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Recent Experimantal Reults on the Effects of High Turbulence of the Structure and Blowoff Behavior of Bluff-Body Stabilized Premixed Flames

  • April 3, 2017
  • 4:00 p.m.
  • 117A Surge Building
  • Dr. Baki Cetegen, University of Connecticut
  • Faculty Host:  Lin Ma


The structure of unconfined, lean premixed flames stabilized on an axisymmetric bluff body is studied for different levels of turbulence intensity in the approach flow. The mixture approach velocities range from 5 to 15 m/s while the mean turbulence intensity levels between 4 and 30 % are achieved by using suitable turbulence generation schemes. These conditions allow reaching turbulence Reynolds numbers, based on the fluctuating velocity and turbulence integral length scales, up to 8000.  Simultaneous diagnostics of OH and CH2O planar laser induced fluorescence (PLIF) and particle image velocimetry (PIV) is performed for heat release and velocity measurements. The flame structure is observed to be strongly modified by the turbulent flow field. Formation of cusps and unburnt mixture fingers are observed as the turbulence intensity is increased from 4 to 14 %, but for these cases the heat release front remains continuous. For turbulent conditions higher than 14 % rms, localized extinctions occur along the flame surface creating isolated pockets of OH with heat release occurring along its boundary. Pockets of preheated reactants along with fresh reactants are also found inside the flame envelope. The overall flame shape was observed to change from symmetric (varicose) to asymmetric (sinuous) mode with increasing turbulence intensity due to the reduction of the bulk density ratio between the burnt and unburnt regions. The turbulent flame speed and flame front statistics – curvature, flame surface density, brush thickness, strain rate and turbulent to laminar flame area ratio have been evaluated to quantify the burning characteristics.  Lean flame blowoff equivalence ratio dependence on fuel type and turbulence conditions also reveals interesting results.  These experimental results in a canonical flame configuration can also be used for validation of LES and DNS simulations.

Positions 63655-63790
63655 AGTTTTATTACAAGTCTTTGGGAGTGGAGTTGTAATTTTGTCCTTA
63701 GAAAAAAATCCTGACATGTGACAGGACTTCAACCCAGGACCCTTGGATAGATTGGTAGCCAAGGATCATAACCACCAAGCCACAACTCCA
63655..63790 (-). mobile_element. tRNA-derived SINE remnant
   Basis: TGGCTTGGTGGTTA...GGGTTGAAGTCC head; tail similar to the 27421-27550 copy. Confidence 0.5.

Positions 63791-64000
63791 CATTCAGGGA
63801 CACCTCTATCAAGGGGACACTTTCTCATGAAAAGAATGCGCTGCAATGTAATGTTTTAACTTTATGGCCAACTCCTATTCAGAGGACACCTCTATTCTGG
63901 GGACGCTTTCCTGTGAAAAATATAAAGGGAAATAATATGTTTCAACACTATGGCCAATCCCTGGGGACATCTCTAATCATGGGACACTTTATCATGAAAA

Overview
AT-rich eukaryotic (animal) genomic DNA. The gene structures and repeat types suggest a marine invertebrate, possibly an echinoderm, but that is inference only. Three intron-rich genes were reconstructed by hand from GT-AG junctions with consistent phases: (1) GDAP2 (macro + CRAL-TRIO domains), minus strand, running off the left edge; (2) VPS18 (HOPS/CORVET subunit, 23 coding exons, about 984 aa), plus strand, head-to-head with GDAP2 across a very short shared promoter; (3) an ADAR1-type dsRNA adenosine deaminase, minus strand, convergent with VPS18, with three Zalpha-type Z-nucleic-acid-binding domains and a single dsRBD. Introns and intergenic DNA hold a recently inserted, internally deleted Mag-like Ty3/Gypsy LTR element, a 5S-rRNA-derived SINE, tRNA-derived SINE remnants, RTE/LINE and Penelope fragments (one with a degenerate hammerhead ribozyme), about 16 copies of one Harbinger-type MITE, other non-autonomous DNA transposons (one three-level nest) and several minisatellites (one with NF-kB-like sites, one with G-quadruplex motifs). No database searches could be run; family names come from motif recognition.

Baki Cetegen received his B.S. (1978) in ME and Physics summa cum laude from Bosphorous University in Istanbul Turkey followed by M.S. (1979) in ME from UC Berkeley and Ph.D. (1982) in ME from Caltech.  After working several years in industry at Energy and Environmental Research Corporation as a research engineer and group leader and later as a postdoctoral research fellow at UC Irvine with Prof. William A. Sirignano, he joined the faculty of University of Connecticut where he is currently United Technologies Chair Professor.  He has published over 200 articles in topics ranging from turbulent combustion, detonations and rotating detonations, combustion and plasma synthesis of ceramic materials and coatings, buoyant flames and buoyancy induced instabilities, shock-induced and vortical mixing enhancement, among others.  He is a member of the Combustion Institute, a fellow of ASME and an elected member of the Connecticut Academy of Science and Engineering (CASE).  He was the chair of the Executive Board of Combustion Institute Eastern States Section (2009-2011).  He has served as the department head of Mechanical Engineering from 2006 to 2015.  He currently serves as Vice President and President-elect of Connecticut Academy of Science and Engineering.